Francis Vielé-Griffin

Born 1864 in Norfolk, Virginia

Edmund Wilson:

We are surprised to learn that Vielé-Griffin is still considered an important poet. But the point was that he had performed a feat which astonished and impressed the French and of which it is probable that no Frenchman was capable: he had succeeded in wrecking once for all the classical Alexandrine, hitherto the basis of French poetry––or rather, as an English reader at once recognizes, he had dispensed with it altogtehr and begun writing English metres in French. The French called this "vers libre," but it is "free" only in the sense of being irregular, like many poems of Matthew Arnold and Browning."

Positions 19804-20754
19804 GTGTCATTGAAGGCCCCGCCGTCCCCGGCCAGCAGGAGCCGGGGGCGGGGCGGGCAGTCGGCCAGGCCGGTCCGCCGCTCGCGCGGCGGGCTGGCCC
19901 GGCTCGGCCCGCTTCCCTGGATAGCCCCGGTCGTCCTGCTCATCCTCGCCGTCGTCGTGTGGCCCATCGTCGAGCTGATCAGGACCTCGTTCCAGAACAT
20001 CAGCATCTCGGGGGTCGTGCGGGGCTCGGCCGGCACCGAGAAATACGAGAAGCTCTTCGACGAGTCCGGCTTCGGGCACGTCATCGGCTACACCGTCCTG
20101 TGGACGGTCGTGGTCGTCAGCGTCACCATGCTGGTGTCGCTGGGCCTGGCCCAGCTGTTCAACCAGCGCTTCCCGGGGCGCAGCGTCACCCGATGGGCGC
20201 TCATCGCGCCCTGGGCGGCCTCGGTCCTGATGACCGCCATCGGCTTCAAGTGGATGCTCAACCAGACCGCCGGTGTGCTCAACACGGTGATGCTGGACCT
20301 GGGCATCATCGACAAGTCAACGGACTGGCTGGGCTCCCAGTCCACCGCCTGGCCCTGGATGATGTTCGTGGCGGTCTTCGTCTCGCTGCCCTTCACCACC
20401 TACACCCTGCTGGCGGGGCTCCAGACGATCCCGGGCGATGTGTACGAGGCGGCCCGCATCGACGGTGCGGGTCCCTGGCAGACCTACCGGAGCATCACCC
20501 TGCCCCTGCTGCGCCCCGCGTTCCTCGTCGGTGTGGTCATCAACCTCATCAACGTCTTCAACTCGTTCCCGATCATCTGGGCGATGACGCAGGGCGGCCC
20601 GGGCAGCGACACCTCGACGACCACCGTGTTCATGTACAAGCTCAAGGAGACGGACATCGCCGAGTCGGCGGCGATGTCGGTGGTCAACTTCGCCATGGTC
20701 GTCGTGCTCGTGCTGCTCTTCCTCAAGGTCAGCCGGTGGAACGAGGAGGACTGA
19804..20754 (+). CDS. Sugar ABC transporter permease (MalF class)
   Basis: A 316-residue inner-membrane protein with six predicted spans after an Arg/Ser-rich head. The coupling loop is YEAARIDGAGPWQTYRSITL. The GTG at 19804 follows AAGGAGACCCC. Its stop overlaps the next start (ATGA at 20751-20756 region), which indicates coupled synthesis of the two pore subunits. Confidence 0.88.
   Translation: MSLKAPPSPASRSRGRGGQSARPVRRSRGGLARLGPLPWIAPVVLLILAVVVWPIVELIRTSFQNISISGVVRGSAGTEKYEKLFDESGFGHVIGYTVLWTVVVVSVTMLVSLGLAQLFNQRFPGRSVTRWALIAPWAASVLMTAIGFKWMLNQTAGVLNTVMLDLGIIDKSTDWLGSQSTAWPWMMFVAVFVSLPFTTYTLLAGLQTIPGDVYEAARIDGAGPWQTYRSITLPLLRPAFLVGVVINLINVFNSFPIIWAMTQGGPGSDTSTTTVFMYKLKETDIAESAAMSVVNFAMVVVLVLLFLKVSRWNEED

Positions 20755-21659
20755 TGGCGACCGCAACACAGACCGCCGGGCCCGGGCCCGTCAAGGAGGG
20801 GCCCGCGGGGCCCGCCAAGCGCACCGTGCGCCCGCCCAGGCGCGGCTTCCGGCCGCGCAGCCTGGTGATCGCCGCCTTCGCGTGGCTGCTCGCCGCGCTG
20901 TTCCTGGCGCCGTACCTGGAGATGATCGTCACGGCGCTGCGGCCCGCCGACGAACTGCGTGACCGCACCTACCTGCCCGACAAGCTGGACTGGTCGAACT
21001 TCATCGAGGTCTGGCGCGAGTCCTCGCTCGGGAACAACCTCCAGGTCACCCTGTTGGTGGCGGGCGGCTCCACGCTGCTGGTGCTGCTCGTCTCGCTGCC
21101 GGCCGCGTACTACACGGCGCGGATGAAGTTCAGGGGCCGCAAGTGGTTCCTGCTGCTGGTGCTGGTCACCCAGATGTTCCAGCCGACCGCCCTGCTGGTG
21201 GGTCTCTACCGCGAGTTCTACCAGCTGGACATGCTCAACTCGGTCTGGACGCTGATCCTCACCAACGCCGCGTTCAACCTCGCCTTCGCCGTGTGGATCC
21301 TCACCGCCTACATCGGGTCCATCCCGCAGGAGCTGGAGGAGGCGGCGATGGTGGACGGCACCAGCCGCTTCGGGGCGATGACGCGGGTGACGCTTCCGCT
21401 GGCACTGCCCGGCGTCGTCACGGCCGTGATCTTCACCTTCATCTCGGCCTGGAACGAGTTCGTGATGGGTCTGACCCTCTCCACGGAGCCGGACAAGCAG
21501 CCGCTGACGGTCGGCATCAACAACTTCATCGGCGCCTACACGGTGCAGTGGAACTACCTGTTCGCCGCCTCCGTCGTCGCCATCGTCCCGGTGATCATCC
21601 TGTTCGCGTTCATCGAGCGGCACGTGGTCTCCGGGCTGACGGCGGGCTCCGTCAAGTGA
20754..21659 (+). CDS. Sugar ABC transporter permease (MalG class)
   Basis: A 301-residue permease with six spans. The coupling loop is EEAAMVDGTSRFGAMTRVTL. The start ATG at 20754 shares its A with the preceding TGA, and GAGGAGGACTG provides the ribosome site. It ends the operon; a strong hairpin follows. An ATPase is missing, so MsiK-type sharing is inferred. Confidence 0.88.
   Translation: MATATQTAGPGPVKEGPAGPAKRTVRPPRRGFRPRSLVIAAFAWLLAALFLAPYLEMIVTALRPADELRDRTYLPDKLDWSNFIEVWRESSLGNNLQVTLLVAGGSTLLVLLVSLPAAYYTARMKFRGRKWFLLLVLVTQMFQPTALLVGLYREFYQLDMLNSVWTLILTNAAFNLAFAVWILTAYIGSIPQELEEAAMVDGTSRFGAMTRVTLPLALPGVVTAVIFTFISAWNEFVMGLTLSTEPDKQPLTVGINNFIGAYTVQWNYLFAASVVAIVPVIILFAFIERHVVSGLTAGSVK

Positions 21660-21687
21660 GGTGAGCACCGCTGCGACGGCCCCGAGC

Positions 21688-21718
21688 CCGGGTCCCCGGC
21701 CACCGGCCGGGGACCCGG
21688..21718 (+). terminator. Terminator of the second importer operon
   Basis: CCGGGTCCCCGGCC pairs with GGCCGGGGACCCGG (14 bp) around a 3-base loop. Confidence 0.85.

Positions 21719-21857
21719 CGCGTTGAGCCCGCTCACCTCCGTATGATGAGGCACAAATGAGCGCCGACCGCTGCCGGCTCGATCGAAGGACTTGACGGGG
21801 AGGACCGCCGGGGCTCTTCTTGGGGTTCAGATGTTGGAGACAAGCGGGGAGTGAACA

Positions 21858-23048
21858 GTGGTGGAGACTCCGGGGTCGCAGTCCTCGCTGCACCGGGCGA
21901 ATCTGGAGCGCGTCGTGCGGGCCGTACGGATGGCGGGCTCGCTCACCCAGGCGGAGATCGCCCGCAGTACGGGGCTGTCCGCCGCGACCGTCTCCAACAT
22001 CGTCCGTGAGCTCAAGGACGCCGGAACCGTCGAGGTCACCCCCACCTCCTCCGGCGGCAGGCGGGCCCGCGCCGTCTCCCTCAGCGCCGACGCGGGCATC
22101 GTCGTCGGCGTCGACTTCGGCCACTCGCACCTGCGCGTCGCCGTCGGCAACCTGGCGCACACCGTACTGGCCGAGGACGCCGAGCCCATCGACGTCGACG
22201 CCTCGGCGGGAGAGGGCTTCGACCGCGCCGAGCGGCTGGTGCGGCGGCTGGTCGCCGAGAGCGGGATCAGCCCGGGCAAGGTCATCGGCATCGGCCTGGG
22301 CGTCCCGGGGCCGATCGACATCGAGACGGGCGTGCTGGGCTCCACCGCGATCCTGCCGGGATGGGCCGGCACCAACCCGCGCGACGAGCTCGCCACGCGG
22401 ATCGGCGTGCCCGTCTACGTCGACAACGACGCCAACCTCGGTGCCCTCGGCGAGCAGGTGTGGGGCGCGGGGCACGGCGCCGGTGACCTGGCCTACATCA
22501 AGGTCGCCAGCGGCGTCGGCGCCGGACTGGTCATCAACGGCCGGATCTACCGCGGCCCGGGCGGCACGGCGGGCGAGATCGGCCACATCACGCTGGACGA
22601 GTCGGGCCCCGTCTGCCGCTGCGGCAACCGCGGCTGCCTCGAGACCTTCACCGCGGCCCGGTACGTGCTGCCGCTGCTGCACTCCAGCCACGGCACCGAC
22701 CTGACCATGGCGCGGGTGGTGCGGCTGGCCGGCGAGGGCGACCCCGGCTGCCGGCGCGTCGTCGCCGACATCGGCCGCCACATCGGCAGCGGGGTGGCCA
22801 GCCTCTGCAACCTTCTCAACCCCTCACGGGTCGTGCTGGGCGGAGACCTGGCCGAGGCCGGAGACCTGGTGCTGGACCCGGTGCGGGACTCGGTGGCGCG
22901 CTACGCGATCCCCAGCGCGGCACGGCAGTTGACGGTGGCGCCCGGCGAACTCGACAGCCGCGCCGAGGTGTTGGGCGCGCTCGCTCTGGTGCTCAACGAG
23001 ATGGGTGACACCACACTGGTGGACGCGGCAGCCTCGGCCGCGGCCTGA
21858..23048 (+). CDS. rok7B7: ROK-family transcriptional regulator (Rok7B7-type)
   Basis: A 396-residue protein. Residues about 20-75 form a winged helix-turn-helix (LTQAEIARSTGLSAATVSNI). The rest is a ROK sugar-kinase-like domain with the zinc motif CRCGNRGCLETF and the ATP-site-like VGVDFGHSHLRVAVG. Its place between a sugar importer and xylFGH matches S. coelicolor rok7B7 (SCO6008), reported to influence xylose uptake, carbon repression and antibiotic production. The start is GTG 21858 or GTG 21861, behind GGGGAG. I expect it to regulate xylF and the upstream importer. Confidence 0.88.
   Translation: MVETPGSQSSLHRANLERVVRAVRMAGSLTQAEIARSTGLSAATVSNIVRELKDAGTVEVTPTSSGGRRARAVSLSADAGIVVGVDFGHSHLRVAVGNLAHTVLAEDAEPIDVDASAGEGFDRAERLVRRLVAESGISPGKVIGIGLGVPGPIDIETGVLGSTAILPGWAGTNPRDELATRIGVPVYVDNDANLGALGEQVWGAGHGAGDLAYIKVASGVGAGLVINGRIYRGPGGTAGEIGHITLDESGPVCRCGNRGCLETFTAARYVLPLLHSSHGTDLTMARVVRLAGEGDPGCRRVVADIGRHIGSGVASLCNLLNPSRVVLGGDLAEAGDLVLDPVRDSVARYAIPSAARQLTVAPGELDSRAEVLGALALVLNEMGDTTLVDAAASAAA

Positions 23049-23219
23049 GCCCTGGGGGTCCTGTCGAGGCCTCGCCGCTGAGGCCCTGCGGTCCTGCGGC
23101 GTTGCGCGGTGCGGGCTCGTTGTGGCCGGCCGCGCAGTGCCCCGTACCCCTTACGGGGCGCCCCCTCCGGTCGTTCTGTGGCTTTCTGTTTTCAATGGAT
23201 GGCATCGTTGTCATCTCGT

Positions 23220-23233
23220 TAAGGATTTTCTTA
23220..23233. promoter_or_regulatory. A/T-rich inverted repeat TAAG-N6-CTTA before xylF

––Axel's Castle, pages 16-17